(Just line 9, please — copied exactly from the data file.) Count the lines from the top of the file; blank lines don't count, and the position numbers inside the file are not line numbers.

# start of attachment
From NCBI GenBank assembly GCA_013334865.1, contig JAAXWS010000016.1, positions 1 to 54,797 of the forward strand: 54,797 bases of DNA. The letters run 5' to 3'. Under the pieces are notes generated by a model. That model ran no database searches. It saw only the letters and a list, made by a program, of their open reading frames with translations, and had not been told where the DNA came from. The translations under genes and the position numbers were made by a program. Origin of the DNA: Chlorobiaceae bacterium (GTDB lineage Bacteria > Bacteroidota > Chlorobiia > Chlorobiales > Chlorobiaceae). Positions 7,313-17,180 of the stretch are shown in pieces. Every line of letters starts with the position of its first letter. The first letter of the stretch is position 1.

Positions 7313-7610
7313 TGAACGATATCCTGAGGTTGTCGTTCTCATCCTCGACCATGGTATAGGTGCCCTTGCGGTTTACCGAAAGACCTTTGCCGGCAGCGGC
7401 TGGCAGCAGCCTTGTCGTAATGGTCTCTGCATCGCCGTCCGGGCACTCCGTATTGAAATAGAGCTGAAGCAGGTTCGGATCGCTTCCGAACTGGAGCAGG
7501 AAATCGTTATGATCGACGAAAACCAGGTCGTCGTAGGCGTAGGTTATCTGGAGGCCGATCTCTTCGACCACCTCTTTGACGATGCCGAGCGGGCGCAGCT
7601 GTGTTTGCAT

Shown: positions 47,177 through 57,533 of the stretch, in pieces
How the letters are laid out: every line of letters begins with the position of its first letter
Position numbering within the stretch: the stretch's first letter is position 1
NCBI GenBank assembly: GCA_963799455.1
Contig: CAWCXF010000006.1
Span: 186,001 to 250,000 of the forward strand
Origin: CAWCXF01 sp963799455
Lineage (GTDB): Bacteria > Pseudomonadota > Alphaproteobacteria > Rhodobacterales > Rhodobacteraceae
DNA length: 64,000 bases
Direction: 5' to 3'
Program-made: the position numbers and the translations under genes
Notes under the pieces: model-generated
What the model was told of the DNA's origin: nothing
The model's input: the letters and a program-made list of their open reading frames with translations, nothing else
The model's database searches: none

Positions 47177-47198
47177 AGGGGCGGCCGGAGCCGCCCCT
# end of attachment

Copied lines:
Position numbering within the stretch: the stretch's first letter is position 1